The Eugene City Council is considering a variety of city tax options to help local schools facing severe budget cuts.
The mayor and a city councilor have reportedly asked city staff for information on several tax options including a graduated income tax, a flat income tax and a restaurant tax.
A progressive, graduated city income tax with rates set at 0.5 percent for income (AGI) $50,000 to $99,999, 1 percent for $100,000 to $249,999, and 1.5 percent for incomes more than $249,999 would generate roughly $40 million per year. That’s based on an EW analysis of state tax data that assumes Eugene has a similar income distribution to Lane County and generates about 63 percent of the Adjusted Gross Income in the county.
A flat 1 percent income tax would generate roughly $44 million a year for local schools, according to the EW analysis.
A 5 percent Eugene restaurant tax would generate about $4 million a year, based on adjusting a previous city staff estimate of restaurant tax revenue to account for growth. The 4J school district may cut scores of teachers and effectively limit school to four days a week to close a $22 million budget deficit. Bethel also faces millions of dollars in cuts.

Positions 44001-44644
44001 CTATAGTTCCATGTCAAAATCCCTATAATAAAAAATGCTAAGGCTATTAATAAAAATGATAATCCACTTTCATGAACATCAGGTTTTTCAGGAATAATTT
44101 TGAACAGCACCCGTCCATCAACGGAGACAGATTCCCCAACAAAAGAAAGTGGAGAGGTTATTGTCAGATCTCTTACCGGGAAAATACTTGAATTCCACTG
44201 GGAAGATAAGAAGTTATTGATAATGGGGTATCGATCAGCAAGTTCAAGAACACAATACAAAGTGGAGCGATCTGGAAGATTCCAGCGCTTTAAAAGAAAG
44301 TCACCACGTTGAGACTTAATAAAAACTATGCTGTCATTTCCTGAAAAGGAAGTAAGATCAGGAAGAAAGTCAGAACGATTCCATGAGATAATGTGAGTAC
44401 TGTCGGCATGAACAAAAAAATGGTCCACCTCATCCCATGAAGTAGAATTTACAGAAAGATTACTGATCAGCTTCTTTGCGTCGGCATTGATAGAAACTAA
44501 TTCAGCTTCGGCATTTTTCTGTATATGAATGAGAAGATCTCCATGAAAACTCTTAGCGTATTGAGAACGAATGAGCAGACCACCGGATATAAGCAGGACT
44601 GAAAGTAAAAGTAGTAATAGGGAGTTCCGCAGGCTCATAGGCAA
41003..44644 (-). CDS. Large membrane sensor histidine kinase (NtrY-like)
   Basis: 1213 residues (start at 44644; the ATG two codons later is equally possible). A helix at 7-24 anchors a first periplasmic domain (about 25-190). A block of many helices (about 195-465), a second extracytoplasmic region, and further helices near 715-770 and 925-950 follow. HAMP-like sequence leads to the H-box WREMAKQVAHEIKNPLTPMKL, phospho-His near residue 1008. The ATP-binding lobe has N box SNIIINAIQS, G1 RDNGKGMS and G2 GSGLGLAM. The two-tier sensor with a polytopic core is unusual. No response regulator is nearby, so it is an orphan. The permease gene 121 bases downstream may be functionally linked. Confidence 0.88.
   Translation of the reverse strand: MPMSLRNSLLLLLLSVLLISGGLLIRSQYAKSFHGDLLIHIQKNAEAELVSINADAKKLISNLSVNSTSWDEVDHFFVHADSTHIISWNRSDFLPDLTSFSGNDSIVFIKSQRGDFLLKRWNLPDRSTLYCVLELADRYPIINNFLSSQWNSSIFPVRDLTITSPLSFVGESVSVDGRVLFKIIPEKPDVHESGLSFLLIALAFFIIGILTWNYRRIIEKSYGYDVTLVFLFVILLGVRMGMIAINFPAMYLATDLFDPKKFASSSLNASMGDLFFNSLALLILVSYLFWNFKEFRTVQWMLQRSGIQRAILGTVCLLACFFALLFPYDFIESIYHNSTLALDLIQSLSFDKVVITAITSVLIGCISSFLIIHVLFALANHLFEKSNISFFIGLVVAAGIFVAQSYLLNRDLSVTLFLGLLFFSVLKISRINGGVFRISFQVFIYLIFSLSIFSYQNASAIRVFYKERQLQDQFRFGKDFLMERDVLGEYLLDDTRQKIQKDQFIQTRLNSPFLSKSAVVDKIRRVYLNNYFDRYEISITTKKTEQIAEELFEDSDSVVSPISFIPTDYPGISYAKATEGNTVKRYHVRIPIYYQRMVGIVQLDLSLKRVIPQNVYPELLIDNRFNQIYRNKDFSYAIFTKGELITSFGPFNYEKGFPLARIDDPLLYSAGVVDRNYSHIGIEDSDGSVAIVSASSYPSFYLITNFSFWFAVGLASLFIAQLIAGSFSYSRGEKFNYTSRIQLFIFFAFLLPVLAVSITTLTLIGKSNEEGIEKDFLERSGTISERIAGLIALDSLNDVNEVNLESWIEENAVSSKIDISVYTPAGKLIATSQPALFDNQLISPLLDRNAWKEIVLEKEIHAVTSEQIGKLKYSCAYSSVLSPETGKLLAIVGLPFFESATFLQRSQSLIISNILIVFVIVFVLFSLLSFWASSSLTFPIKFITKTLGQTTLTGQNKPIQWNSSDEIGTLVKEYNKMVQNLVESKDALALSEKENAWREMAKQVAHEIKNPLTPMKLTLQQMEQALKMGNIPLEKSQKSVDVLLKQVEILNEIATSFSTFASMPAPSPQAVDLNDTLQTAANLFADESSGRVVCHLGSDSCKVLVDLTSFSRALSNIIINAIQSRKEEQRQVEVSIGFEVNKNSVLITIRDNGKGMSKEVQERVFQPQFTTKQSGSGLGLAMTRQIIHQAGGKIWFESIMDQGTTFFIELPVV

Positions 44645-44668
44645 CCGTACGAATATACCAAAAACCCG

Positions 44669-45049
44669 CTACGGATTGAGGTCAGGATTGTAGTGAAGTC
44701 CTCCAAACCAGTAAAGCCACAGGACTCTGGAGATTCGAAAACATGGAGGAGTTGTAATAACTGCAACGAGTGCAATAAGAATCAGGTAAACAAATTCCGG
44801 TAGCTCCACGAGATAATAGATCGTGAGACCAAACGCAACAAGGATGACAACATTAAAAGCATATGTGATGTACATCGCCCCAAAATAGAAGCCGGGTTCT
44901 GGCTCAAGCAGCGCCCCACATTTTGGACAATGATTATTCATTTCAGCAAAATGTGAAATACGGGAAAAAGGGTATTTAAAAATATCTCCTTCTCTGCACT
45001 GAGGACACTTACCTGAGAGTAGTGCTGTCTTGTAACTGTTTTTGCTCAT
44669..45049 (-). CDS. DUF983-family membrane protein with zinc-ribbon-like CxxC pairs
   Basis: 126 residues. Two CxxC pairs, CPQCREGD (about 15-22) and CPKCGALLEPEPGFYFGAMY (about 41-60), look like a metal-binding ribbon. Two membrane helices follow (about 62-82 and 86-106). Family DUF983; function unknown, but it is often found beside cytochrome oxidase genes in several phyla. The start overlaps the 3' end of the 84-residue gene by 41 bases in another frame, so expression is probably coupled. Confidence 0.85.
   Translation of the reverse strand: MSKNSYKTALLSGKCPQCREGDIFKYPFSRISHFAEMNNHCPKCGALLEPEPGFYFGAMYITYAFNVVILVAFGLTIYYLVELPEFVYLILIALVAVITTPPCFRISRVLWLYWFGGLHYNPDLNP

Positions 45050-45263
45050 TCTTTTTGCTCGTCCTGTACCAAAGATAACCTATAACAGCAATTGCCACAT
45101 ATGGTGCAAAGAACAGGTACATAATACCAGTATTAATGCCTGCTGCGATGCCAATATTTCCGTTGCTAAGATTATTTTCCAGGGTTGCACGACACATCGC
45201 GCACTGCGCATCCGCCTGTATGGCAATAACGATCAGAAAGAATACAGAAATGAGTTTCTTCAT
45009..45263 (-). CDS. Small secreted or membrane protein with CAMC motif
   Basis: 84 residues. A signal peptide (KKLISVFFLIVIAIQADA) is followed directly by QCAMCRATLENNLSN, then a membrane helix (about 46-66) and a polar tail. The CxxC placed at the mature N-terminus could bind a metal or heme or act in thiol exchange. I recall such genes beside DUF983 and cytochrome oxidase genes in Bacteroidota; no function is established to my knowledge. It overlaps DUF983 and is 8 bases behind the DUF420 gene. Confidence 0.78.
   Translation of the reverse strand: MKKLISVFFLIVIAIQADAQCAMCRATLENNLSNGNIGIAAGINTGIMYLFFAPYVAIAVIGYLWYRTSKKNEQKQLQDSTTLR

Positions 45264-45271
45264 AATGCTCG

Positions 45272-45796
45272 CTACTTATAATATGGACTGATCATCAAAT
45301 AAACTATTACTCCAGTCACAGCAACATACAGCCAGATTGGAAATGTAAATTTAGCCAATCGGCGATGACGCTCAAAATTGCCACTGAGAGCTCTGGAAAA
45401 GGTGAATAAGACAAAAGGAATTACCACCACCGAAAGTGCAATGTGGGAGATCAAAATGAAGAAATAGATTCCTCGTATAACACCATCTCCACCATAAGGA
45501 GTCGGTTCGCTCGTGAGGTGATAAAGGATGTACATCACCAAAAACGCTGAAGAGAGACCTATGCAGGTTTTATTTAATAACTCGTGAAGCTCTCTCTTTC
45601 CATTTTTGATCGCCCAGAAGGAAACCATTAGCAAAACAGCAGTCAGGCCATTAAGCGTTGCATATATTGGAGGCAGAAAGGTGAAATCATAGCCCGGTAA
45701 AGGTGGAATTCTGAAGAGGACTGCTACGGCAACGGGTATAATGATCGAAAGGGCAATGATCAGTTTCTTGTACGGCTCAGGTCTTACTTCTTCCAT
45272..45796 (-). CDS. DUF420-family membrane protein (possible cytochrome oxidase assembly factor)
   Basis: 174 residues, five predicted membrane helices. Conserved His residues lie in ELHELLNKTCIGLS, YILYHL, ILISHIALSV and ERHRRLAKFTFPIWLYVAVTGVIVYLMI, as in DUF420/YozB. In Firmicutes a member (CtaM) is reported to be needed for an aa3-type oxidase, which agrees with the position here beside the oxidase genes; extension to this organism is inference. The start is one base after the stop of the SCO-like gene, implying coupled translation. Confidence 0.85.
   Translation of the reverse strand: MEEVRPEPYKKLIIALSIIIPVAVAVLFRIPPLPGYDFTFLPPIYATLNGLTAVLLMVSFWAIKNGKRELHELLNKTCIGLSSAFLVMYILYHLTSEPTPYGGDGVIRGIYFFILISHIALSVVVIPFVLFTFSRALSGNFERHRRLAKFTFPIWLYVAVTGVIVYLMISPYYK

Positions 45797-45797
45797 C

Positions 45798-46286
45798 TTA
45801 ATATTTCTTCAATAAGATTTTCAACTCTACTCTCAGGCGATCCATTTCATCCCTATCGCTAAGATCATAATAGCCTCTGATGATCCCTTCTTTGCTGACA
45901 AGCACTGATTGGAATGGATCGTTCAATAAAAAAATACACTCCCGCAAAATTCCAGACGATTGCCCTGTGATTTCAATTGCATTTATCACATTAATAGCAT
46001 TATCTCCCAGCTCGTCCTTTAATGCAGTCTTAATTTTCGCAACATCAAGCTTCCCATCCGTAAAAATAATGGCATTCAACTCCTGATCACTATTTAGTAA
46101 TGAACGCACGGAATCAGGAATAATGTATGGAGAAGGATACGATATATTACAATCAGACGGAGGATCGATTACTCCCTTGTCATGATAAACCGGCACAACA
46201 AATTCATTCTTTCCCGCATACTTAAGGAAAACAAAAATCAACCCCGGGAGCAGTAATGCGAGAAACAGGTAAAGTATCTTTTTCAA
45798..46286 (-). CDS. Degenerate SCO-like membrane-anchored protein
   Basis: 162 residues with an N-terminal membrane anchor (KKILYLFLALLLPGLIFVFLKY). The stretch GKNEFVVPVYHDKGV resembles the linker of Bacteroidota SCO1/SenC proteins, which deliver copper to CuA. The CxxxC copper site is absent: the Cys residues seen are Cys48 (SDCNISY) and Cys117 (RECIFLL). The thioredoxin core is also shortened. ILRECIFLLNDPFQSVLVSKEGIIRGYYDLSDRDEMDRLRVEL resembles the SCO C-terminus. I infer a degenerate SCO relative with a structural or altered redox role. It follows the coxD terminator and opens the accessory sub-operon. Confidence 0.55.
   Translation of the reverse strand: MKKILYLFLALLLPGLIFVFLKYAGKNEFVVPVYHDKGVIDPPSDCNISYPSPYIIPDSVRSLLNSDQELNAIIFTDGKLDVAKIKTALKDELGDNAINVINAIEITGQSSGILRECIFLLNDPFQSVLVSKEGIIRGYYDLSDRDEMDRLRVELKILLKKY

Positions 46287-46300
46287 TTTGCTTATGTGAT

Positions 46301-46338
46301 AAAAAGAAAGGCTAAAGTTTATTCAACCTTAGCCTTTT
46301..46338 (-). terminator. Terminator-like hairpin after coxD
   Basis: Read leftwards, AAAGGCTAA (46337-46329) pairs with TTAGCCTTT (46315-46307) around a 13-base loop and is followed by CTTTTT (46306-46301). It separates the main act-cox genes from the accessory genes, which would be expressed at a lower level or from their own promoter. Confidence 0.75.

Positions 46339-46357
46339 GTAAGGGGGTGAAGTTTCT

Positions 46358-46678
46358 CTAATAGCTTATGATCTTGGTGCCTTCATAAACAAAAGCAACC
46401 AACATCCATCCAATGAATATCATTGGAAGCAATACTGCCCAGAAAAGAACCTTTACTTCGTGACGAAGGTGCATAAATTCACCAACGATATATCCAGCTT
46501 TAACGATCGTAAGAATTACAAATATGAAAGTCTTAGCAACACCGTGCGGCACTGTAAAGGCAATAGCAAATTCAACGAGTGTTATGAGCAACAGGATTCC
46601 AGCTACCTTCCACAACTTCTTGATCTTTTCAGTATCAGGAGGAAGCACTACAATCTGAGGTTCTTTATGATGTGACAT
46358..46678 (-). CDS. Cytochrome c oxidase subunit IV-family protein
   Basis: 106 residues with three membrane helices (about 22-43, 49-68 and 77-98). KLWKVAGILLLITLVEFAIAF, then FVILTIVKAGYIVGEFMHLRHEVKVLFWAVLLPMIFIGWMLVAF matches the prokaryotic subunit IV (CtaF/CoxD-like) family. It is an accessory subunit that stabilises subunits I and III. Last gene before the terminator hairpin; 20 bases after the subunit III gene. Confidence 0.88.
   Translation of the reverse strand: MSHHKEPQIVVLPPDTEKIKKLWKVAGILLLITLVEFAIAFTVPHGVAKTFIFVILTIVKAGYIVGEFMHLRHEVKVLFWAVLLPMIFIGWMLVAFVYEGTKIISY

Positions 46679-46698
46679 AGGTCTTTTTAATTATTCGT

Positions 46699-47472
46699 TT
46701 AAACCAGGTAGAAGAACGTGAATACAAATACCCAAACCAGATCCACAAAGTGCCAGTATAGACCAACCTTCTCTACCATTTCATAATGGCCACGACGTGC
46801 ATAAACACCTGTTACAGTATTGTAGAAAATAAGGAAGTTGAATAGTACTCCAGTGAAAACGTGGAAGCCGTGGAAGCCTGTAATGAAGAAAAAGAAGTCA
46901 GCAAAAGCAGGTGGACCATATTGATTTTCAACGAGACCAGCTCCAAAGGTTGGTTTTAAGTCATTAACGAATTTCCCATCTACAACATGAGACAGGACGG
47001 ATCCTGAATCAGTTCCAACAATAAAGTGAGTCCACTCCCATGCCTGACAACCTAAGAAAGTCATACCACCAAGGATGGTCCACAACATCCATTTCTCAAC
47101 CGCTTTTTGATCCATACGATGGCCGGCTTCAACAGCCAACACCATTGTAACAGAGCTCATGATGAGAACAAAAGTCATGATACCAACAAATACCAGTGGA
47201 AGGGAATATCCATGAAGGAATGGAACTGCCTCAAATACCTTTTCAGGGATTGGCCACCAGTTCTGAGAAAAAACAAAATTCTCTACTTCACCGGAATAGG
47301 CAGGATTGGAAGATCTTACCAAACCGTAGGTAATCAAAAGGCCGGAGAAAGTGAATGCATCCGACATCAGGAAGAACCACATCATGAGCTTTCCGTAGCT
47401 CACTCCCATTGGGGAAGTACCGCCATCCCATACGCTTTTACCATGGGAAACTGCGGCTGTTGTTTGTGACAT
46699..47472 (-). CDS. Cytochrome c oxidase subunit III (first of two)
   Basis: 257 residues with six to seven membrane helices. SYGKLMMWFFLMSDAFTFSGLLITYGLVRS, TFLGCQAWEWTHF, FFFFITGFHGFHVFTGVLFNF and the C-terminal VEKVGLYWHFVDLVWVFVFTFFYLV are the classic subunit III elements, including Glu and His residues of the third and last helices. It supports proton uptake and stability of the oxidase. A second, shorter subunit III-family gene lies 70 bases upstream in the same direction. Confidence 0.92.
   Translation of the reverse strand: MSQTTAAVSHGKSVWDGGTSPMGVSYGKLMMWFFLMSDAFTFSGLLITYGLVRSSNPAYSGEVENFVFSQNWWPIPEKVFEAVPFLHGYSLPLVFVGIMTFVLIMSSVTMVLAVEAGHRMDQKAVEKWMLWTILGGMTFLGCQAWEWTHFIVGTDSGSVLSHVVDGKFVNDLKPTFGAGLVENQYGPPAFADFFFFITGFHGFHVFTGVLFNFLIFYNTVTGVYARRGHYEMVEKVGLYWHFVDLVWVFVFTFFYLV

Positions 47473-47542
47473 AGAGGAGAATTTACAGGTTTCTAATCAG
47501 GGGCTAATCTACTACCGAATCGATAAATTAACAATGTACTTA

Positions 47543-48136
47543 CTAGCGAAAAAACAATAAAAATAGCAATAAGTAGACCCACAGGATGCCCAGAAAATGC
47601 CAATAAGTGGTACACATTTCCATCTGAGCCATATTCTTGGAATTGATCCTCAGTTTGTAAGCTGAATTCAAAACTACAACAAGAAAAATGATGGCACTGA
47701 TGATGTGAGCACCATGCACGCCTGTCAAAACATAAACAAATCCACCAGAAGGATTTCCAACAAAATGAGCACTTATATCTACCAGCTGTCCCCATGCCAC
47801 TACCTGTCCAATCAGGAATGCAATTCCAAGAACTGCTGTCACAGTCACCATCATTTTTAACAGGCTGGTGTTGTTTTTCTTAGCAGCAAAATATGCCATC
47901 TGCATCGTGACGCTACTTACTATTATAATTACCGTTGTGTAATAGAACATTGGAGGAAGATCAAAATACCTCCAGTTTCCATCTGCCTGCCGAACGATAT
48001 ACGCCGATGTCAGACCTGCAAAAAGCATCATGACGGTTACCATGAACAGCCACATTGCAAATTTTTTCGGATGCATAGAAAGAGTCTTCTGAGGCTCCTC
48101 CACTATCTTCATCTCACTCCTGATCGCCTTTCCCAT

Based on local voting experience, a graduated, progressive income tax could be the easiest to pass.
Last year a state income tax increase on income over $250,000 passed three to one in Eugene.
The proposed graduated tax on incomes above $50,000 in Eugene would impact roughly a third of local taxpayers, according to EW’s analysis. The proposed 1 percent flat tax on all incomes would impact all voters, but would generate only 10 percent more revenue than the graduated tax on incomes above $50,000.
If the graduated tax were limited to incomes above $70,000, the tax would impact roughly 20 percent of taxpayers and generate roughly $22 million a year. A graduated tax above $100,000 would impact roughly 10 percent and generate roughly $19 million a year.
A proposed flat county income tax to fund the jail failed two to one in Eugene in 1999 amid criticism that it was unfair to the poor and emphasized prisons over crime prevention and treatment.
A proposed 5 percent Eugene tax on restaurants in 1993 to help with a city budget deficit, failed by a 20 percent margin. Restaurants organized to oppose the tax which they argued could send business outside city limits and citizens expressed concern it could unfairly impact the poor, who spend about a third of their limited income on fast food.
To refer a city tax measure to save local schools to the May ballot, the Eugene City Council will have to vote for the referral by the middle of next month.